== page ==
Compton Castle

Compton Castle

The Compton Castle on the River Dart

It initially served as a ‘character’ restaurant and was quite popular. Later, it was taken over by Jane Adele, whose flower business prospered. It was sold and re-let as a ‘café’. Unlike when it was operated as a flower shop, the quay and the boat were separately sub-let. Eventually, John Cockle’s prophecy proved correct, as tidal silt forced its way between the quay wall and the hull – on-board services were condemned and eventually the mooring device failed and a hole appeared in the bottom.

Today, the Compton Castle is a hulk. Whether or not it is salvageable is a moot point being feverishly discussed by Cornwall Council with the leaseholder. Whatever the outcome of this encounter, the question must be asked: ‘Do we want the Compton Castle, or is there something better to be done.

The situation is complicated by the fact that the floating part of the leasehold rests with Truro Harbour Authority, which is currently part of Cornwall Harbours Authority (am amalgam of municipal ports set up by Cornwall Council via a Harbour Revision Order). The Quay falls to Cornwall Council – so the ‘landlord’ may be in two minds!

Harbour dues are quite expensive, especially when added to business rates, lease rent, insurance and utilities – so operating a business on-board needs to be very profitable – and with only limited visibility – the boat goes up and down on the tide! – it is a very real challenge.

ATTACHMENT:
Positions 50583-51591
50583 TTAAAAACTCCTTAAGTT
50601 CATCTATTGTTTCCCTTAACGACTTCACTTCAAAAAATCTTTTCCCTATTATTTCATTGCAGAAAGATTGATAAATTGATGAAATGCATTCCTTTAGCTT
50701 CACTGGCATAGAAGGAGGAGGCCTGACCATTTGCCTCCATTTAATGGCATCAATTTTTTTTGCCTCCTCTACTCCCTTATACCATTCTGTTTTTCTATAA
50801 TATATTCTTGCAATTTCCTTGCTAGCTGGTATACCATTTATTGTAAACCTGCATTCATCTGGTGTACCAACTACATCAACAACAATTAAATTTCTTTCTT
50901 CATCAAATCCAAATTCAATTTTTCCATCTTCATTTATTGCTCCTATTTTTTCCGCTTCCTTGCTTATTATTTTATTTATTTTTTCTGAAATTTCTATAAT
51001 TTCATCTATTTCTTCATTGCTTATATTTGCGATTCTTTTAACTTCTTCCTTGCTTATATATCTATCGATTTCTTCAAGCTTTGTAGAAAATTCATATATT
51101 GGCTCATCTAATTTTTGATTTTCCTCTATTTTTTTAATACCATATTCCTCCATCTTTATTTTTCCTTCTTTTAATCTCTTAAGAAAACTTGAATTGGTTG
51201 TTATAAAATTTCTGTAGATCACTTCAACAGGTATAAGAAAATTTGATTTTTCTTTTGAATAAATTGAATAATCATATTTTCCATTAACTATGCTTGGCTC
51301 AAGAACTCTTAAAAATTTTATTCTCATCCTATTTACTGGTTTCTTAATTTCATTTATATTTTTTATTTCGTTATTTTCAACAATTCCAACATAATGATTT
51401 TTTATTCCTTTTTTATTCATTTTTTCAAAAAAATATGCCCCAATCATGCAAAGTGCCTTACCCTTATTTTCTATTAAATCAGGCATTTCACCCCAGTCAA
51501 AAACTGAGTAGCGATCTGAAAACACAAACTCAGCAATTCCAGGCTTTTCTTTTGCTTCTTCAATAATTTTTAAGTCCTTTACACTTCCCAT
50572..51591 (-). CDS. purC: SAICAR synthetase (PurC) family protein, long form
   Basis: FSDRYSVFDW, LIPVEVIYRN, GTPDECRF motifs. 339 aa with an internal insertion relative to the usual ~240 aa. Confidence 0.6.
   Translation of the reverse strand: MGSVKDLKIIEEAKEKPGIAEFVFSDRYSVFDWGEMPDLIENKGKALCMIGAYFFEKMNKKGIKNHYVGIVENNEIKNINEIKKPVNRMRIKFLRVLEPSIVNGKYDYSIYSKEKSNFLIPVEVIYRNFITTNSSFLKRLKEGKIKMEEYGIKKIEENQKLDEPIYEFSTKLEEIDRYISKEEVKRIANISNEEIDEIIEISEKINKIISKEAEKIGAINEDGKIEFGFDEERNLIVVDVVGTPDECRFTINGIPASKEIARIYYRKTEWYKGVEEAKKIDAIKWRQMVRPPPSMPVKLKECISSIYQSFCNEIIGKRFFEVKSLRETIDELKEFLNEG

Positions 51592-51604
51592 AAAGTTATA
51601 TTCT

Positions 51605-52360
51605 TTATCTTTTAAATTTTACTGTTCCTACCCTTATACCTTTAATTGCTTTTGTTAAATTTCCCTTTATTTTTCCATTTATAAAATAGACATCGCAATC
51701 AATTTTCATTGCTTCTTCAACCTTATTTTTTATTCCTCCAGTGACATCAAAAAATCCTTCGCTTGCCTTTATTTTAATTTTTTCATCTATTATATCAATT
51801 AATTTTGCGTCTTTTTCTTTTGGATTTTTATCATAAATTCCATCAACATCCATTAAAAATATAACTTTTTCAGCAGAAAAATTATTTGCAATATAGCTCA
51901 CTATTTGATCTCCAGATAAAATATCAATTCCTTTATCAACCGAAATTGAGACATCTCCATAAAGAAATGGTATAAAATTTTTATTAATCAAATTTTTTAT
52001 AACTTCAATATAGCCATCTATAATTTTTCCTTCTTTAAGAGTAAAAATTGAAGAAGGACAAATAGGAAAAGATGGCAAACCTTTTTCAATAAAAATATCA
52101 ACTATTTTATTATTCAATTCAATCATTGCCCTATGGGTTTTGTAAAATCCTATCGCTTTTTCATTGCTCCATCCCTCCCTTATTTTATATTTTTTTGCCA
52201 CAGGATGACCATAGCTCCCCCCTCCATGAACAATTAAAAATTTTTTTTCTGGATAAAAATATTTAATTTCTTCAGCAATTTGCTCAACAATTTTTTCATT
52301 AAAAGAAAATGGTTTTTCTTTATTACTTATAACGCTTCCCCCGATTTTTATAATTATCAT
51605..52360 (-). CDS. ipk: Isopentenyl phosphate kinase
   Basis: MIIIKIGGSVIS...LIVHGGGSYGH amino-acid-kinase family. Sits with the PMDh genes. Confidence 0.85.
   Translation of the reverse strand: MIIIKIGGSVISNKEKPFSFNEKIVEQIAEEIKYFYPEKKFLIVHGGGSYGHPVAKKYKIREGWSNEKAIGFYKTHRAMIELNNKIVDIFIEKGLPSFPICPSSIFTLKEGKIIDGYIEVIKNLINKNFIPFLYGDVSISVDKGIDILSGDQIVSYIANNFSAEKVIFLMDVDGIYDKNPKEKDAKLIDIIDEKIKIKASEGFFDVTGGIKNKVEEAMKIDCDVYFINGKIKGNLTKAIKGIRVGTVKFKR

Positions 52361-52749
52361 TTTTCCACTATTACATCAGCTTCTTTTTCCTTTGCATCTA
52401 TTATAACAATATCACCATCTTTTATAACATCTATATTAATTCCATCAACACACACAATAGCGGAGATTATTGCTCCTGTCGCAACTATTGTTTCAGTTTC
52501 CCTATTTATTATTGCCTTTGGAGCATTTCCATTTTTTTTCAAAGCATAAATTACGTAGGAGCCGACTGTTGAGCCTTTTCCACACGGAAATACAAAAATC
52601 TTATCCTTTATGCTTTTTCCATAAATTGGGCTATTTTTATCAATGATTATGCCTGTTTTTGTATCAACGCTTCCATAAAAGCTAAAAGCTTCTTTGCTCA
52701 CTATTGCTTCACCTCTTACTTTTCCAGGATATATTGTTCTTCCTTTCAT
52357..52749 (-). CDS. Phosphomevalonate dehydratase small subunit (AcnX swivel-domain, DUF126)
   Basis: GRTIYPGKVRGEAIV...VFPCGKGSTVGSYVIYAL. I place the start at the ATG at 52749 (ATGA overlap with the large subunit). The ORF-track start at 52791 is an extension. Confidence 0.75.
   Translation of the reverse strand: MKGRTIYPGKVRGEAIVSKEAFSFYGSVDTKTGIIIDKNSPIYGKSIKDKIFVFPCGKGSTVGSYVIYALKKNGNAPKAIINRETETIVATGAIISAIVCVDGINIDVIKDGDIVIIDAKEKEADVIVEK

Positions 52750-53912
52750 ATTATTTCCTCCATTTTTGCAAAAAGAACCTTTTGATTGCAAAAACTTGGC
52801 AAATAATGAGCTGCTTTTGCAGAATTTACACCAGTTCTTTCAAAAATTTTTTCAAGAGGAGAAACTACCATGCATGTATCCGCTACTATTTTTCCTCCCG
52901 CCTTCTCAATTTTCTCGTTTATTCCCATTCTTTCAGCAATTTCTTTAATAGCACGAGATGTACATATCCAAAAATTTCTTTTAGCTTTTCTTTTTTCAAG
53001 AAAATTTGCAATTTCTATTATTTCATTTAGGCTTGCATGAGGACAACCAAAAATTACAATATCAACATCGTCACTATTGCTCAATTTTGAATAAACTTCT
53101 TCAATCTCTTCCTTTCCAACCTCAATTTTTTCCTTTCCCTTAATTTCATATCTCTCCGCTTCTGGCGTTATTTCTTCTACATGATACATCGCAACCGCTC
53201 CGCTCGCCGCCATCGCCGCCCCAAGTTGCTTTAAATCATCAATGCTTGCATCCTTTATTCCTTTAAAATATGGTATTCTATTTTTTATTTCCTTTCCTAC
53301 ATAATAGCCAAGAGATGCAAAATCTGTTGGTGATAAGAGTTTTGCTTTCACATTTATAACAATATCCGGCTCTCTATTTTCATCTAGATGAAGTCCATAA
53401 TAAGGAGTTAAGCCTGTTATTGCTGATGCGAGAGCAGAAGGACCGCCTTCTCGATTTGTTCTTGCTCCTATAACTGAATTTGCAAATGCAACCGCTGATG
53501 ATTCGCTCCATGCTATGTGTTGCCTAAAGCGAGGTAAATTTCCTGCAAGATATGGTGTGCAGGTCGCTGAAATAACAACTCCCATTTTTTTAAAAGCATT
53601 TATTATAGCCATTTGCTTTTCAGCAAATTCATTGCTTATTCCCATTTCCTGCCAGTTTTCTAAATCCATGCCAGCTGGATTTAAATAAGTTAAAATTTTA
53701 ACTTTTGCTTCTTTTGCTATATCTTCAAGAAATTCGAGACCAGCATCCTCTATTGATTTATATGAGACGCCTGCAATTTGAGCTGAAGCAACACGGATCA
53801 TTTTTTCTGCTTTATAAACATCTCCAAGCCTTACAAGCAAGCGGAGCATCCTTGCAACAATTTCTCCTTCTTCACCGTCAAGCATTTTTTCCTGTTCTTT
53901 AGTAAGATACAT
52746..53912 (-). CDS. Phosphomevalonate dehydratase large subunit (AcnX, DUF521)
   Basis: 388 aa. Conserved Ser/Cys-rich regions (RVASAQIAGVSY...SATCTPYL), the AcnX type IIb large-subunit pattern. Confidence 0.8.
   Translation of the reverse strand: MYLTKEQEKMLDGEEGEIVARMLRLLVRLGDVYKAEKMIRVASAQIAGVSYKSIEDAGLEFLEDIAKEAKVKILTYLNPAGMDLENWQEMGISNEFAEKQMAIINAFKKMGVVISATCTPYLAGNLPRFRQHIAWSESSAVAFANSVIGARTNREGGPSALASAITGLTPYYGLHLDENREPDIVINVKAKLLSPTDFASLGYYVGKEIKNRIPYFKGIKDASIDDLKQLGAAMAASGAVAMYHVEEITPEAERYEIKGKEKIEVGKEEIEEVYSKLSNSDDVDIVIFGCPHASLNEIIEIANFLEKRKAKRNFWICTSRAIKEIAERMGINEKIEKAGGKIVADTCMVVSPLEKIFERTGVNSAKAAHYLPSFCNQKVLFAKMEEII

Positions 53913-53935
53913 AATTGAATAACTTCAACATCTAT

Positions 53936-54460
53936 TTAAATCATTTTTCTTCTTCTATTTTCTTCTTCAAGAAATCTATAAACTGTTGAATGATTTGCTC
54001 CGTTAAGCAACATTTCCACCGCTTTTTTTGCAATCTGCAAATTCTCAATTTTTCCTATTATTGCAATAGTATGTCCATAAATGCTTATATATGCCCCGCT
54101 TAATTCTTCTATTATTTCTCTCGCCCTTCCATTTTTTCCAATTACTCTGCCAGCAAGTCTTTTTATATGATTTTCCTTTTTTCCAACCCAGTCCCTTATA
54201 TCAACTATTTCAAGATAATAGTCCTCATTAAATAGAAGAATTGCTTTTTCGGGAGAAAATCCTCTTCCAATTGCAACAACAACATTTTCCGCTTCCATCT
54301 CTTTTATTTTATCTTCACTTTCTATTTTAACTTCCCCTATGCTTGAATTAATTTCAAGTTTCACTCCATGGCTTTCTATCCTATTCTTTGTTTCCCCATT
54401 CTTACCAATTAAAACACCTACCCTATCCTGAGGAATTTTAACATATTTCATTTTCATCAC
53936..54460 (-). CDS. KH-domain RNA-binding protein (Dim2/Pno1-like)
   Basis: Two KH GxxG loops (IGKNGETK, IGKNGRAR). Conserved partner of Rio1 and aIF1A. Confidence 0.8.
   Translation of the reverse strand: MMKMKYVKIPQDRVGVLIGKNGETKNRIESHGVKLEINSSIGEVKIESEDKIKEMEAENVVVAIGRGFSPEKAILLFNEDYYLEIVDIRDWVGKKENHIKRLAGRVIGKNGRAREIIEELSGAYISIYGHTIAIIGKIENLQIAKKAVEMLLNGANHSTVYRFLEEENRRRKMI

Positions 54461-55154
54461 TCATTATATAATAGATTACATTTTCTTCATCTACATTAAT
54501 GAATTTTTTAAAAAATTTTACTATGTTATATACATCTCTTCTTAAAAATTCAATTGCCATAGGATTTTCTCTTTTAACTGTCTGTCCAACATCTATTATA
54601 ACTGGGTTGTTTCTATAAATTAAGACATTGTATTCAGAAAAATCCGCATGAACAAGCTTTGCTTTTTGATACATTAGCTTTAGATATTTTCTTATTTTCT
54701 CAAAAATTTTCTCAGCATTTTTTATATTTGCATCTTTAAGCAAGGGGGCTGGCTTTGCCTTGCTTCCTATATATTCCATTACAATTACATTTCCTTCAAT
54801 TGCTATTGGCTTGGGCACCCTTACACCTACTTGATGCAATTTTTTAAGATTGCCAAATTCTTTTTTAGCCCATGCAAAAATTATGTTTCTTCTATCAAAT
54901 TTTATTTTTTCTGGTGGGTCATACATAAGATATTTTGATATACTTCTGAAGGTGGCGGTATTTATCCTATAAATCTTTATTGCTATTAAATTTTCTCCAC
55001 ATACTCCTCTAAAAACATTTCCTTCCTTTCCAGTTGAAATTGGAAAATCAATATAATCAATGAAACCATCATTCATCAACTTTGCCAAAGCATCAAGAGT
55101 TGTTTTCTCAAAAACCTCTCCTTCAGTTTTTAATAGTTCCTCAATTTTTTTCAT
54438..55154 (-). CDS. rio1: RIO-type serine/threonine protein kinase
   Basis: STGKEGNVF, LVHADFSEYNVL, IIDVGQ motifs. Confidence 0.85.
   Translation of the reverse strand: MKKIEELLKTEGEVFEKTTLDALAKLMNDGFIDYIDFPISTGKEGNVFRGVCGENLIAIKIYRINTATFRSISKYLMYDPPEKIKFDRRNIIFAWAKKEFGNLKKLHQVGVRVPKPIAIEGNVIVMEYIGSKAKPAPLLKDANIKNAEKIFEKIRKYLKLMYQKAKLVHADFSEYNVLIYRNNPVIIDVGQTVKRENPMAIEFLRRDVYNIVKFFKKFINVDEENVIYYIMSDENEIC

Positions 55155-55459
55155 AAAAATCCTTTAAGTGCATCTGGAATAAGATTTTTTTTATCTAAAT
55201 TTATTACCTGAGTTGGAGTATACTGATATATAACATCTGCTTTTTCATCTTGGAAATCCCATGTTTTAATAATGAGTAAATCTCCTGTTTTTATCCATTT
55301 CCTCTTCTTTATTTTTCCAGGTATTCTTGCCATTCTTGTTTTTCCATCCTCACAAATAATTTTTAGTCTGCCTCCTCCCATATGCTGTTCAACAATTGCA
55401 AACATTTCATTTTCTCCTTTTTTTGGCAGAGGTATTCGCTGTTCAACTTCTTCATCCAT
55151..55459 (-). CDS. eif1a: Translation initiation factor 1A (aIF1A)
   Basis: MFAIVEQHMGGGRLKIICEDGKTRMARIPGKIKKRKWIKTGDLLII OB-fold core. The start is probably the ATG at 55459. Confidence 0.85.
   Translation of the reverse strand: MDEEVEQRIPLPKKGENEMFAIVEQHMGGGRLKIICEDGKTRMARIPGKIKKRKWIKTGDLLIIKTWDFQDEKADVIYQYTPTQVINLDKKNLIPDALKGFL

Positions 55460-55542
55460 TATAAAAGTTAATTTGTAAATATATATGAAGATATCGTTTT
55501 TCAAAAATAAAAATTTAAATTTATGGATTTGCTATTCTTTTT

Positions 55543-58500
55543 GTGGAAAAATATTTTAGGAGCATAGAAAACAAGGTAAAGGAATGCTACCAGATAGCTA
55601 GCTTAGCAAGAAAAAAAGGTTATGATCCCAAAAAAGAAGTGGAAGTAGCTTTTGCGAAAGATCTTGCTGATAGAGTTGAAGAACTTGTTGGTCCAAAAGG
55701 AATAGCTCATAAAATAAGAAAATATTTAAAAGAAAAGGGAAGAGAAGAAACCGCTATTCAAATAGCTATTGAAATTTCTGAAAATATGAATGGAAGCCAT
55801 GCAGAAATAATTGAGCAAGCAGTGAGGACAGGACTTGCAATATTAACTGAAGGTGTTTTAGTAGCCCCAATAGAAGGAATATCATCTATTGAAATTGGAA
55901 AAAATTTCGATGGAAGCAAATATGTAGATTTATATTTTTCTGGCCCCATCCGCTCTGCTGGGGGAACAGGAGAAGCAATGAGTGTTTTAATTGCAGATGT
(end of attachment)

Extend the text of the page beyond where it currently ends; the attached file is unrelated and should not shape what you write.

John Cockle would say, if he were still with us, break it up; be done with it!

There is much talk about Lemon Quay – most of it unfairly critical, because it is the venue for a varied range of activities, and sports at its western end an internationally acclaimed work of art which brings a flow of appreciative people to town. It is, of course, prey to Cornish weather, but that’s the reality of alfresco life, isn’t it?

Some have argued since before the advent of the Compton Castle, that if something is to me located on the river, then it should be a craft which would be more usually associated with Lemon Quay – something like a brigantine. Paul Greenwood, of Looe (author of ‘Once upon a Cornish Lugger’), once suggestyed that there are restoration projects undertaken by trusts and that they are always on the lookout for places to locate their projects, where they can be useful and admired.

The appearance of the Compton Castle has been radically and detrimentally altered since it first arrived in Truro. It bears no resemblance whatsoever to the craft which once plied the River Dart in Edwardian times. It is ugly! And now, it is also sunk!

Looking at images of Lemon Quay when it was open and operational, small schooners, barques and brigantines were the craft one would be used to seeing – the sort of craft skippered by Peter the Viking and sailed by First Mate Cockle. Something of that ilk would feel more like real Truro. If the ownership and arrangements were carefully worked out, then a replacement would be nothing like the liability this old hulk has become.

What should be done? Who can help?

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